The Latest: New Mexico may add renewable-energy office

January 14, 2019
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FILE - In this Thursday, Oct. 25, 2018 file photo, Stephanie Garcia Richard campaigns for state land commissioner, an office she eventually won, at a Democratic political rally in Santa Fe, N.M. Garcia Richard says she won't allow coyote killing contests on millions of acres of trust land managed by her agency. Garcia Richard, who took office at the beginning of the year, signed an executive order Thursday, Jan. 10, 2019, to ban such contests on state trust land. (AP Photo/Morgan Lee, File)

SANTA FE, N.M. (AP) — The Latest on spending proposals for New Mexico state government and schools (all times local):

4:10 p.m.

New Mexico’s commissioner of public lands wants to create a new office to encourage the development of renewable energy from sources such as wind and solar on state trust lands.

State Land Commissioner Stephanie Garcia Richard announce Monday a request to the Legislature to authorize funding for a state Office of Renewable Energy. She also is seeking authorization to expand oversight of oil and gas development in the southeast corner or the state by hiring four new district managers.

The State Land Office oversees 14,000 square miles (36,000 square kilometers) of land and additional underground resources that are used to help fund schools, universities, hospitals and other public institutions. The agency is funded by income from state trust land.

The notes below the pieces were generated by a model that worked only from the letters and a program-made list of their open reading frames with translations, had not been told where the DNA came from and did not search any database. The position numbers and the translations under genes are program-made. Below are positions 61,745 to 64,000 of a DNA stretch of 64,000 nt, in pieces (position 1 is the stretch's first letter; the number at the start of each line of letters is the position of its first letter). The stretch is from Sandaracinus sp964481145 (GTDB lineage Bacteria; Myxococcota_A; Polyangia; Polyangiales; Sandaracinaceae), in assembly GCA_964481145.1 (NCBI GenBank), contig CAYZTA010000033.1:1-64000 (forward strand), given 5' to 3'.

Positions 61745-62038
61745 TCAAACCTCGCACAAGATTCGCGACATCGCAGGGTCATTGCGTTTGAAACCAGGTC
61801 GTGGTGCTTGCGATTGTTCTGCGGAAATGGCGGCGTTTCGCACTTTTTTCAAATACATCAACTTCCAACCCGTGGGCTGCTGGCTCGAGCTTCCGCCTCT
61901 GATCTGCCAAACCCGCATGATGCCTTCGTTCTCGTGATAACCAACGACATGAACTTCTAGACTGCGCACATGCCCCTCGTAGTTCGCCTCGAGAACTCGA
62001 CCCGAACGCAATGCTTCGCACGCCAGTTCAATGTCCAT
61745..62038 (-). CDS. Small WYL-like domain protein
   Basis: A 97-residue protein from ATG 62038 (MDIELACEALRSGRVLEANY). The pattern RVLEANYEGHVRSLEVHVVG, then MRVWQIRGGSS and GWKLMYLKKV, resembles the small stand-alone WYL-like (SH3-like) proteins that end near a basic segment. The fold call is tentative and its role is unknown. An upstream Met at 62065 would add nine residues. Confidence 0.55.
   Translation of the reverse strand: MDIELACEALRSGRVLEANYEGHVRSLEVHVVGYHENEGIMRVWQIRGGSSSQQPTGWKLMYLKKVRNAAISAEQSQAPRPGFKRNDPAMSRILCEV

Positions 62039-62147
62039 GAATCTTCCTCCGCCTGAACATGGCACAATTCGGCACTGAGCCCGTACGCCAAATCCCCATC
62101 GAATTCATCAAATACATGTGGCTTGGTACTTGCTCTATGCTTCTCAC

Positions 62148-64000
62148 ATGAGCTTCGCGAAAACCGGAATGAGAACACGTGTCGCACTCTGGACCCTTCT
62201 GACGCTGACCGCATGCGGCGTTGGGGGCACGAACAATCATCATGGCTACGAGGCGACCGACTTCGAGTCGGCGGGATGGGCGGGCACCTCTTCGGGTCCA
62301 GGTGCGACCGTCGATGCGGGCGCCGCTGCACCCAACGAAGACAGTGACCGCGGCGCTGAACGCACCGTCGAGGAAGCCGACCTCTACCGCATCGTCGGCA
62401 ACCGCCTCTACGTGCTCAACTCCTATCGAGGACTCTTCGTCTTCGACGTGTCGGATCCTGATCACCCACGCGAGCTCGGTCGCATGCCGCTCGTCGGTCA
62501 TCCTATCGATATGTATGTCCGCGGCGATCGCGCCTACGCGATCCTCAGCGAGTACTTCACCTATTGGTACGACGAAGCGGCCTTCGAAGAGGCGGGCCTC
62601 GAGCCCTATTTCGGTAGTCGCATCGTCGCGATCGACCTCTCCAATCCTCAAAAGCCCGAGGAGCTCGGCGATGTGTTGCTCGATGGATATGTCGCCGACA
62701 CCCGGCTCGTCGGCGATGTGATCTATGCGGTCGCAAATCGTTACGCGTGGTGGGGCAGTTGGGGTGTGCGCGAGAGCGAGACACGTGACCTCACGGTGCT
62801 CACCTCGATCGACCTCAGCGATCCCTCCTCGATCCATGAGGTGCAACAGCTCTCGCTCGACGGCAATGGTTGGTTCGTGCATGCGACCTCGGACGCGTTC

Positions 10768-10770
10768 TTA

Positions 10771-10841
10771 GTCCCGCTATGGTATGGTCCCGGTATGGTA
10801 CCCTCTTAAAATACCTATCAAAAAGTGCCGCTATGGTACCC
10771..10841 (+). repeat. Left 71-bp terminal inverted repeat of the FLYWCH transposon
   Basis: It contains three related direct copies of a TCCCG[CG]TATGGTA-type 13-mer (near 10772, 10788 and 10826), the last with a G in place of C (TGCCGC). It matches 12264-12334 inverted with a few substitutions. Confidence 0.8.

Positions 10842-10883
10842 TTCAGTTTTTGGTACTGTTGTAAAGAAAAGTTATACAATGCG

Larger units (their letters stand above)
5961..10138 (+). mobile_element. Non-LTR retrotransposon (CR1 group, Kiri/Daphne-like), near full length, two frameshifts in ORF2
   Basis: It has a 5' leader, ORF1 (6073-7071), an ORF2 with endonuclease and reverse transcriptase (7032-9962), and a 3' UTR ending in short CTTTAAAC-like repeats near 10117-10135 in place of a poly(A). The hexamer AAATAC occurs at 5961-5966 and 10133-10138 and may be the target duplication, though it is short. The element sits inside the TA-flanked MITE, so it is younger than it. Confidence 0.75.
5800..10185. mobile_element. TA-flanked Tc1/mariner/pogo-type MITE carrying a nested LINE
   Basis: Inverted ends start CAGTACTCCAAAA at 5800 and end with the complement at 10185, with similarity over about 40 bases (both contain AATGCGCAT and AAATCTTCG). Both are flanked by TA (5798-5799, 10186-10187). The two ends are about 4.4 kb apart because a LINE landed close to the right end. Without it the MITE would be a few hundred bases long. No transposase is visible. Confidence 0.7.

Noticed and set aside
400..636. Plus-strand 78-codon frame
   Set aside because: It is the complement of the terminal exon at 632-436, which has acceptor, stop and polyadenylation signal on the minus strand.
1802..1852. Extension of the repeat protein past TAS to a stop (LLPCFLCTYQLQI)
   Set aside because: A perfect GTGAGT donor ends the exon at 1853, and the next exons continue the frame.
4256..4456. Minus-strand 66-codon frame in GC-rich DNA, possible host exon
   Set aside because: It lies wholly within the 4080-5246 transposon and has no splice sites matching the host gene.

Garcia Richard campaigned on pledges to expand opportunities for renewable energy development. New Mexico is experiencing record-setting oil production in the Permian Basin that straddles the Texas-New Mexico state line.


9:50 a.m.

New Mexico state government would increase spending on public education by 15 percent under a budget proposal from the Legislature’s lead budget-writing committee.

The Legislative Finance Committee on Monday released a plan to increase annual state general fund spending in all by 11 percent, or $673 million, to $7 billion for the fiscal year that begins in July.

Lawmakers are taking a guarded approach to spending from an anticipated $1.1 billion budget surplus that is linked closely to a boom-and-bust oil industry.

The budget proposal calls for an annual spending increase of $417 million on public education that includes major investments in preschool. Spending on at-risk students would rise by $113 million.

Another $90 million would go toward extending the school year by five weeks at many elementary schools.